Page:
At a railroad crossing in Shirley, Mass., Lilly, the pit bull, hurdled into a race against time. The dog's owner, Christine Spain, had collapsed on the train tracks, and the westbound freight train was coming.
Lilly dragged her owner out of danger, but the train's front wheel caught and crushed her paw.
The train struck Lilly a few minutes after midnight on May 3, according to Rob Halpin, spokesman for Boston's Angell Animal Medical Center. The dog was "critically wounded," he said but managed to reach her owner's side. She stayed by the unconscious woman, until help arrived.
The train engineer had seen a "frantic" dog struggling to pull the woman to safety, but he couldn't stop the train in time, Halpin said.
"The engineer, who asked not to be identified, was convinced the train had struck both Christine and the dog, and realized only after stopping and rushing to their aid that Christine was unharmed," Halpin said. But Lilly had been badly hurt.
"The train's wheels sliced through her right foot, fractured her pelvis in multiple locations and caused other internal injuries," he said.
The engineer called for help. The Shirley, Mass. animal control officer took Lilly to a local emergency veterinary hospital and Spain's son, Boston police Officer David Lanteigne, was notified. He rushed the 8-year-old dog to Angell Animal Medical Center.
Doctors amputated Lilly's right leg on May 5. She had a second surgery to fix her pelvis and back left leg. She has a long and difficult recovery ahead, Dr. Meg Whalen, a veterinarian with the Angell Emergency and Critical Care Unit, said.
Halpin went on to explain Lilly "will be unable to bear weight or walk without assistance for the first few months after her surgery."
Halpin said Lilly is still in the hospital as of press time, but her caregivers hoped that she would be able to go home soon.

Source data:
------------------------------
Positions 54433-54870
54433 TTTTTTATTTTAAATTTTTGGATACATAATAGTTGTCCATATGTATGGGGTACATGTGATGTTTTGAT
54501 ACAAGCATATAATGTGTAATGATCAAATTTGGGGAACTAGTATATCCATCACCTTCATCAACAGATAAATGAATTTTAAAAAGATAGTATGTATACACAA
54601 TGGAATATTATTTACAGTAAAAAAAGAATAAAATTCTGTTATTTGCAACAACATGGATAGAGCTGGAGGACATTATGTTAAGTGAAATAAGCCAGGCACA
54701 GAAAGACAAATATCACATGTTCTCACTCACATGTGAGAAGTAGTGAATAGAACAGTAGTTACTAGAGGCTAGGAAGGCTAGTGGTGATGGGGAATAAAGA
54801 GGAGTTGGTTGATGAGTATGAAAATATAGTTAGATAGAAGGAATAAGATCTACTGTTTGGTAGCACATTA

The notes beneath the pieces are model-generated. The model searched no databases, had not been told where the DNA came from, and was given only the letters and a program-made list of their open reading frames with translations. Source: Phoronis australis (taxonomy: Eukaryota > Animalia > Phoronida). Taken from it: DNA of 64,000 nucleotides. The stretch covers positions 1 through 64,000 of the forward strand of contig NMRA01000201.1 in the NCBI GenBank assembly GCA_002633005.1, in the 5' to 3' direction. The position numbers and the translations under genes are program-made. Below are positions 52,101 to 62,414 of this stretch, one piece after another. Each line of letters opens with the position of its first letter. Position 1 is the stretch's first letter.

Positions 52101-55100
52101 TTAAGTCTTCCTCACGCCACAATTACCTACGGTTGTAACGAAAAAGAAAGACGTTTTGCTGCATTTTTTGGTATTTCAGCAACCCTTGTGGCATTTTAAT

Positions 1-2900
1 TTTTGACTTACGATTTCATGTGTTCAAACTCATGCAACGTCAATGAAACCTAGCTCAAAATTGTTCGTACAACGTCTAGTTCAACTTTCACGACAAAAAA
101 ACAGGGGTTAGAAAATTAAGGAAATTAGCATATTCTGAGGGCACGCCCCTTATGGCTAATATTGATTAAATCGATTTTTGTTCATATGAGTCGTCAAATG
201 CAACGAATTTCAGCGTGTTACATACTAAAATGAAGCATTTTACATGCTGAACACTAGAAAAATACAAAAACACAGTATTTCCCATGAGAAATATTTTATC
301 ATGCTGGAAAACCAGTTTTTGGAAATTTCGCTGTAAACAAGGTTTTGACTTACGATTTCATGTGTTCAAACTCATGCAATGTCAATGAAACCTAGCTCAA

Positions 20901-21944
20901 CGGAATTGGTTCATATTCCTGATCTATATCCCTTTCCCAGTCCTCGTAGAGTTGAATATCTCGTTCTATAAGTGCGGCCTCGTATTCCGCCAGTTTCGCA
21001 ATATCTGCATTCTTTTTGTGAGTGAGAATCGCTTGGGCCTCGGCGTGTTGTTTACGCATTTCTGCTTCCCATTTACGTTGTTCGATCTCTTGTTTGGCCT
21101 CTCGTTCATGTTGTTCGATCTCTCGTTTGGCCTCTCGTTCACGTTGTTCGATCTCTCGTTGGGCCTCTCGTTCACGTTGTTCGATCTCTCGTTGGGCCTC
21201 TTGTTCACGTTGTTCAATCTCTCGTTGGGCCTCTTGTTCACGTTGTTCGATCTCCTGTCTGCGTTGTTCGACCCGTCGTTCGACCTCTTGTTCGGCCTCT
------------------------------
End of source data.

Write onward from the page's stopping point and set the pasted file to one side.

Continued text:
"We're hoping," Halpin said. "She's improving, and we're hoping to get her back to some semblance of her former self. But, of course, she'll have to learn to walk again."
Lanteigne said Lilly will go home with him. Spain will also move in while Lilly is recovering.
"Lilly means the world to my mother," Lanteigne said. He adopted Lilly from a shelter several years ago as a companion for Spain, who has suffered from alcoholism.
Spain "doted on the dog from the moment she came to live with her," he said. The bond with the dog first changed and then saved Spain's life.
Whalen thinks Lilly will also make it.
Lilly's bravery "has captured the hearts of our entire staff," she said.
How to Help: Because of the severity of Lilly's injuries and the extensive treatment she required, the MSPCA-Angell has provided financial aid through its Pet Care Assistance program to help cover the cost of Lilly's care. In addition to supporting other MSPCA programs, Pet Care Assistance provides financial aid to families whose animals need emergency, intermediate and critical care at Angell. Readers who would like to donate to Pet Care Assistance can visit www.mspca.org/helplilly.
Pictured: Lilly, an 8-year-old pit bull, underwent emergency surgery after a freight train struck her. The dog pulled her owner, Christine Spain, to safety after Spain collapsed and fell unconscious on the track. (Photo Courtesy of MSPCA-Angell)